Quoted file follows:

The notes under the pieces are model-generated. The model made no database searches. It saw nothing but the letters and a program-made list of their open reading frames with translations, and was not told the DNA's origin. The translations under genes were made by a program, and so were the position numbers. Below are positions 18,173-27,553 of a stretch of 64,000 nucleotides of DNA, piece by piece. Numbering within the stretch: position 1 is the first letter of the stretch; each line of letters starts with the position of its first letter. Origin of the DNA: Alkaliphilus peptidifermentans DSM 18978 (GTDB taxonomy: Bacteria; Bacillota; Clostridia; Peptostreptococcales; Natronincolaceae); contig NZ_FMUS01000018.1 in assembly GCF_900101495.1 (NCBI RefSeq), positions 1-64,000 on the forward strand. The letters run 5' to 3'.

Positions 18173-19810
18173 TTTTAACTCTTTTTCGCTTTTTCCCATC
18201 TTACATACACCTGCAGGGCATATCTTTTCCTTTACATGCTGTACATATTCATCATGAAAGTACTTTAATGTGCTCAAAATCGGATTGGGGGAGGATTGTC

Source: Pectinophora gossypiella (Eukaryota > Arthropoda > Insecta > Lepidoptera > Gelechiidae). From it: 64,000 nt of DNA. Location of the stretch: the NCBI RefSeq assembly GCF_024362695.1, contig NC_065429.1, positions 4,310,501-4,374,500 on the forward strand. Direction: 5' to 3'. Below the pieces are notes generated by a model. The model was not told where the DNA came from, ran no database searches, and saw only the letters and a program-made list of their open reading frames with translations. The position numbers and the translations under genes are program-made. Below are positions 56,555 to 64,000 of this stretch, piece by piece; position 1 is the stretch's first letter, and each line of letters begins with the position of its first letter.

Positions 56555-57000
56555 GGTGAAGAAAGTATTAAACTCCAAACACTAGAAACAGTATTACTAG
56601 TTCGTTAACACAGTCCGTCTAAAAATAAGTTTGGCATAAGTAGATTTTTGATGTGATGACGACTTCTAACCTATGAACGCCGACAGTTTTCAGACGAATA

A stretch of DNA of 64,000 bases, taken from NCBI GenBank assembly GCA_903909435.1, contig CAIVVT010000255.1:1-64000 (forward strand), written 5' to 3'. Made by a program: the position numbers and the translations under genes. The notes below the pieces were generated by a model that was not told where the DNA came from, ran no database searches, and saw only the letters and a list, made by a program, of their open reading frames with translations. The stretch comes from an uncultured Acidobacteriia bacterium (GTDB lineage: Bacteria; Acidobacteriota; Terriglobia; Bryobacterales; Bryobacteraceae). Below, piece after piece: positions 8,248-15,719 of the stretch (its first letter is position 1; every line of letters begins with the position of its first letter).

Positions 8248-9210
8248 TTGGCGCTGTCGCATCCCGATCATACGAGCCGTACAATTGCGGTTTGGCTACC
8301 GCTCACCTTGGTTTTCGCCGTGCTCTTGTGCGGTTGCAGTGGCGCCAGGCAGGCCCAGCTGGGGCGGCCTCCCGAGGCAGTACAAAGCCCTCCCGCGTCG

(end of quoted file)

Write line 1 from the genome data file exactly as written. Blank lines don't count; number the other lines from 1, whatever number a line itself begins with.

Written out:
The notes under the pieces are model-generated. The model made no database searches. It saw nothing but the letters and a program-made list of their open reading frames with translations, and was not told the DNA's origin. The translations under genes were made by a program, and so were the position numbers. Below are positions 18,173-27,553 of a stretch of 64,000 nucleotides of DNA, piece by piece. Numbering within the stretch: position 1 is the first letter of the stretch; each line of letters starts with the position of its first letter. Origin of the DNA: Alkaliphilus peptidifermentans DSM 18978 (GTDB taxonomy: Bacteria; Bacillota; Clostridia; Peptostreptococcales; Natronincolaceae); contig NZ_FMUS01000018.1 in assembly GCF_900101495.1 (NCBI RefSeq), positions 1-64,000 on the forward strand. The letters run 5' to 3'.